a gleam of genuine felicity—transient,
though it be. Therefore, recreations, orna
mentation, a little of the line arts, may and
ought t, he sent on it preliminary mission
among the most degraded. Just administer
to the het taste , and they will assert their•
rightful supremacy. A pleased crowd,
pleased with harmless pageants, amuse
ments, and sports--generally behave
well. They are not tempted to do otherwise.
Conseptently, however, much is done direct
ly to make communities better, much must
0.1 , 0 be th.me indirectly.
PEorty. wm, Inve, WITIIorT
"Thrs day beforo we reached the Orange
River," says Anderson, in his Four Years'
Wanderings in South Africa, "we fell in with
n krall of Hottentots, wboin to our surprise.
we found li%ing in a locality altogether des
titute of water: The milk of their goats and
co w s sup; lied its place. Their cattle, more
oser never (..tdained water, but found a sub
stitute la a kind of ire plant (messembryan
thcomm) :fan eAceedingly succulent nature
which aNJunds in these regions. But our
own oxen. not accustomed to such diet,
would rarely or mer touch it. Until I had
actually convinced myself—as I had often
the opportunity of doing in an after period
that men could live entirely without water,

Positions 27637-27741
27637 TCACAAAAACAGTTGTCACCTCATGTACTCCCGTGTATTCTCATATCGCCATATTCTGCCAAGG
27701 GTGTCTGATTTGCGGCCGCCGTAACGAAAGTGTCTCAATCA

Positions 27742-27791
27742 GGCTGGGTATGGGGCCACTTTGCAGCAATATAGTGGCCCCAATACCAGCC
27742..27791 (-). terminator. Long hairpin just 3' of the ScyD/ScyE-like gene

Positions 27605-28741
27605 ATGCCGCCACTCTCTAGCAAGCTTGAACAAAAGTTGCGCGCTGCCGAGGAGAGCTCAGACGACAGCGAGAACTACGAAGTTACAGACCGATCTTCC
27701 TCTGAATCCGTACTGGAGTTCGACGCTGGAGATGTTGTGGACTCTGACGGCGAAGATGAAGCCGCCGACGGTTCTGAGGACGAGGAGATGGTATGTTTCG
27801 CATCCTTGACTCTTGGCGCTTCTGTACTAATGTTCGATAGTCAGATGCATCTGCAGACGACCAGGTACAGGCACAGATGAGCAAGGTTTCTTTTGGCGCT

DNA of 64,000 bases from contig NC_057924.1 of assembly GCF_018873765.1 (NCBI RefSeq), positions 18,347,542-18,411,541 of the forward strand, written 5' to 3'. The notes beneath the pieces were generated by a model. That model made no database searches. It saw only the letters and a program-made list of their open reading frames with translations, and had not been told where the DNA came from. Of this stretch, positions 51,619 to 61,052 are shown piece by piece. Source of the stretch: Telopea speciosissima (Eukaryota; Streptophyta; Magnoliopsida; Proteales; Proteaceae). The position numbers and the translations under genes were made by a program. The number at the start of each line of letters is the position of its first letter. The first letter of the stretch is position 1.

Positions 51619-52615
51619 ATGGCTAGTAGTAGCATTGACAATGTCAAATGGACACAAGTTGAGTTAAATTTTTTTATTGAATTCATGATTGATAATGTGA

I should, perhaps, have had some difficulty
in rrabzing this singular fact."
ie.54.,..110n..105eph P. Corneas, the newly
appointed United States Senator for the
State ~f Delaware, resides in Dover, and is
married to a niece of the late lion. John
M. Clayton, who had his home with Mr. Co
megys up to the time of his death. Mr. C.
is the son of the late Gov. Corneas and has
served with prominence and ability in the
Delaware Legislature. Ile is a lawyer of
large practice, of sound legal ability, exten
sive experience, and fine personal appeal--
al:we, about forty-five years of age. He is a
gentleman of sterling integrity and deserved
ly popular. He will fill his new position
with honor and usefulness.
sarA. good newspaper is like a sensible
and sound hearted friend, whose appearance
on one's threshold gladdens the mind with
the promise of a pleasant and profitable